Stillwater News Press

Our World

July 19, 2013

Detroit files for bankruptcy

DETROIT —

Once the very symbol of American industrial might, Detroit became the biggest U.S. city to file for bankruptcy Thursday, its finances ravaged and its neighborhoods hollowed out by a long, slow decline in population and auto manufacturing.
 
The filing, which had been feared for months, put the city on an uncertain course that could mean laying off municipal employees, selling off assets, raising fees and scaling back basic services such as trash collection and snow plowing, which have already been slashed.
 
"Only one feasible path offers a way out," Gov. Rick Snyder said in a letter approving the move.
 
The filing marked a turning point for city and state leaders, who must now confront the challenge of rebuilding Detroit's broken budget in as little as a year.
 
Kevyn Orr, a bankruptcy expert hired by the state in March to stop the city's fiscal free-fall, said Detroit would continue paying its bills and employees.
 
But, said Michael Sweet, a bankruptcy attorney in Fox-Rothschild's San Francisco office, "they don't have to pay anyone they don't want to. And no one can sue them."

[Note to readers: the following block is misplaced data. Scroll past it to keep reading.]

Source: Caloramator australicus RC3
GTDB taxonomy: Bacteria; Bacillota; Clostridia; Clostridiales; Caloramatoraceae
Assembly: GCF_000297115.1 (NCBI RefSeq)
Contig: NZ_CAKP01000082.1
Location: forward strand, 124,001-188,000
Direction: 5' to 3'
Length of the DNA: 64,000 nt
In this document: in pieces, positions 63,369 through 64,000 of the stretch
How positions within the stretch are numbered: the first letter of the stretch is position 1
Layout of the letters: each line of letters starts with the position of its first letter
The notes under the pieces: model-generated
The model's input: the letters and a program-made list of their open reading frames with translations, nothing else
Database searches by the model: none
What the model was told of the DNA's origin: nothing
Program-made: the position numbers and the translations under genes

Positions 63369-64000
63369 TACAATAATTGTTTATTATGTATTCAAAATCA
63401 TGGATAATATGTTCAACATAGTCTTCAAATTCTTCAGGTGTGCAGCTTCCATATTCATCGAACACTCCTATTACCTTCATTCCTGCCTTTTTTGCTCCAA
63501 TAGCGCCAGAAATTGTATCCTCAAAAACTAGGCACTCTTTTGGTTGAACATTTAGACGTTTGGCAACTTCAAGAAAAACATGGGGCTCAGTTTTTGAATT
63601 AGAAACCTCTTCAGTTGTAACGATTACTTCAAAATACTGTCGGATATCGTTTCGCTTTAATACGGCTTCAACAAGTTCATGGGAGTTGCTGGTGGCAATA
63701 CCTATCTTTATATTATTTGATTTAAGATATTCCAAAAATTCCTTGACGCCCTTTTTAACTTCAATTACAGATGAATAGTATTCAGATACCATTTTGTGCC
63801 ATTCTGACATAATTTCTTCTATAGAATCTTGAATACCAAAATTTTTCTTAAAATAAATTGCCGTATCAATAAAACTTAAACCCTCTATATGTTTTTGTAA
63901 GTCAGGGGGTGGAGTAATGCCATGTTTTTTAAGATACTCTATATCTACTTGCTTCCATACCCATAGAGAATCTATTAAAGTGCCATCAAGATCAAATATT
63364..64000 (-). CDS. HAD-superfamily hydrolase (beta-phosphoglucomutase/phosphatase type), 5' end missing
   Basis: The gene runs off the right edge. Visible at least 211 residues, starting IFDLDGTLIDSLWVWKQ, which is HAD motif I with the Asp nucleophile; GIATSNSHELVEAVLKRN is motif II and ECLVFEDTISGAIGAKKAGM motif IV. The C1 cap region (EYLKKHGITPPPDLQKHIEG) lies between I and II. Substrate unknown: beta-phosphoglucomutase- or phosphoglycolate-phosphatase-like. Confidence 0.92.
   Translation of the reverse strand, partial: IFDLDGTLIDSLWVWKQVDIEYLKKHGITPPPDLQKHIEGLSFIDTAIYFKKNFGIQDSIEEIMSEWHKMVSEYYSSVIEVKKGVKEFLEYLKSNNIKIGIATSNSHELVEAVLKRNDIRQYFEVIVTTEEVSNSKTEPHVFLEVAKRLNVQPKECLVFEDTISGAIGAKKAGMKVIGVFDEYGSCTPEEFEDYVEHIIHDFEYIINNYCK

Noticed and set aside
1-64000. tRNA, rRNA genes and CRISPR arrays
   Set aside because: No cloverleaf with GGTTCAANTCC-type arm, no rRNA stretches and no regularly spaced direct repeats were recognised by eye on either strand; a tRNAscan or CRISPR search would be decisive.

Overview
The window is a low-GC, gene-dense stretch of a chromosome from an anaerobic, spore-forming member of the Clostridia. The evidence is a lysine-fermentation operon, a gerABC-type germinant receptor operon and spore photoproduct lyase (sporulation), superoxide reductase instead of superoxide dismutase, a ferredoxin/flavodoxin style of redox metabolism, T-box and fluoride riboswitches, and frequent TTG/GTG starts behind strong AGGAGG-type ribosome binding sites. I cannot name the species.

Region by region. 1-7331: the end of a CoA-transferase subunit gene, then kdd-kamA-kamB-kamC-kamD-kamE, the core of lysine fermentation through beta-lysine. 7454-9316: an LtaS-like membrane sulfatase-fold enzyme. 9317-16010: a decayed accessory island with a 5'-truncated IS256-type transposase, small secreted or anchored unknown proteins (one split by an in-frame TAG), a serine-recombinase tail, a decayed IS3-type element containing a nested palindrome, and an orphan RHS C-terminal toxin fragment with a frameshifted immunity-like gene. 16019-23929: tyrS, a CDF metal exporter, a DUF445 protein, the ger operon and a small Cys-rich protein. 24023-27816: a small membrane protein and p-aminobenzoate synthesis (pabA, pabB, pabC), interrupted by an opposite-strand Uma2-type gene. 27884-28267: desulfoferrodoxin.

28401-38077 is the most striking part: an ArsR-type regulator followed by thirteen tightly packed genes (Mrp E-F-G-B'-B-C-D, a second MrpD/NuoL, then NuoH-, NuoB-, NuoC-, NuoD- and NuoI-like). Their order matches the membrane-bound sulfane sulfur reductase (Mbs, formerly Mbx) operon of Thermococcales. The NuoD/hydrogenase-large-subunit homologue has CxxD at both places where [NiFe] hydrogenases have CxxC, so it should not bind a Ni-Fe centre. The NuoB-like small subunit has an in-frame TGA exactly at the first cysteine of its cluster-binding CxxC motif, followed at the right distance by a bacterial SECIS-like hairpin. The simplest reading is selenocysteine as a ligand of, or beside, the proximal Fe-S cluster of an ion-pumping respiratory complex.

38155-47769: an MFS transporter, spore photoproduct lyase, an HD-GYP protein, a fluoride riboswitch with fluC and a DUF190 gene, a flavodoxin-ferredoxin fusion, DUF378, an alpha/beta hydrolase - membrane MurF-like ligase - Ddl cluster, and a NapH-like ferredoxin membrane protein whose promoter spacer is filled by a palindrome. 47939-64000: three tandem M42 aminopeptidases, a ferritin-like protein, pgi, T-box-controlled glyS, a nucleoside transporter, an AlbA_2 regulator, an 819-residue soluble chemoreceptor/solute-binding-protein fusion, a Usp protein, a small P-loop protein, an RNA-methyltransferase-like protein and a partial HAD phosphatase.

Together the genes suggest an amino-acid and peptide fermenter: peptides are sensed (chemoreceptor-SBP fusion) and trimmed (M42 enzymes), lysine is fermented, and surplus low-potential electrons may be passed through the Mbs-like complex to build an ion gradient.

The city's woes have piled up for generations. In the 1950s, its population grew to 1.8 million people, many of whom were lured by plentiful, well-paying auto jobs. Later that decade, Detroit began to decline as developers starting building suburbs that lured away workers and businesses.
 
Then beginning in the late 1960s, auto companies began opening plants in other cities. Property values and tax revenue fell, and police couldn't control crime. In later years, the rise of autos imported from Japan started to cut the size of the U.S. auto industry.
 
By the time the auto industry melted down in 2009, only a few factories from GM and Chrysler were left. GM is the only one with headquarters in Detroit, though it has huge research and testing centers with thousands of jobs outside the city.

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